Eleanor Roosevelt became a formidable figure in the postwar Democratic Party. She shrewdly used her status as the widow of a revered leader to maximize her influence. Harry Truman courted her support, appointing her to America's first U.N. delegation and soliciting her opinion on many issues. In 1948, she backed Truman for president after he adopted a strong civil rights platform. During the 1950s, she battled Southern Dixiecrats and campaigned for numerous candidates whose stances she embraced. A tough political insider, she helped Adlai Stevenson secure the Democratic Presidential nomination in 1952 and 1956.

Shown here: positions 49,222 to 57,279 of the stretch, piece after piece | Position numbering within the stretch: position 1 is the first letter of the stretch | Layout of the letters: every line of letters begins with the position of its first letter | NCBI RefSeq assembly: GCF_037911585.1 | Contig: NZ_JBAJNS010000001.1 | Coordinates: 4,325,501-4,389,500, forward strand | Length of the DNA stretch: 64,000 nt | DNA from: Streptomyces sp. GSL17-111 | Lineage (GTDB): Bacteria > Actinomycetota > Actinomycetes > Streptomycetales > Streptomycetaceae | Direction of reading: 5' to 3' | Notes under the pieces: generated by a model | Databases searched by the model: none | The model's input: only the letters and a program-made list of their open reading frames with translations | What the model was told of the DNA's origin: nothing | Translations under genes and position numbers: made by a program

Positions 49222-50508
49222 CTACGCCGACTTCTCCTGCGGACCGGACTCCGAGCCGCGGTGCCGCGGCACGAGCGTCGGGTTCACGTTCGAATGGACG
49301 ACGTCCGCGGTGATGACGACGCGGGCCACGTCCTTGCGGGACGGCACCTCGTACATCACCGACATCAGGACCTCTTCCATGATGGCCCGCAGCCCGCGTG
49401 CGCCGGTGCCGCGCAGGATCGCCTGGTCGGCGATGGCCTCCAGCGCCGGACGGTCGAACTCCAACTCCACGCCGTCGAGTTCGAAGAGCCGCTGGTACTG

In 1960, ER again favored Stevenson for president and spoke on his behalf at the Democratic Convention. After John F. Kennedy won the nomination he journeyed to Val-Kill to secure ER's endorsement - a measure of her power. When he spoke out against racial discrimination, she campaigned for him.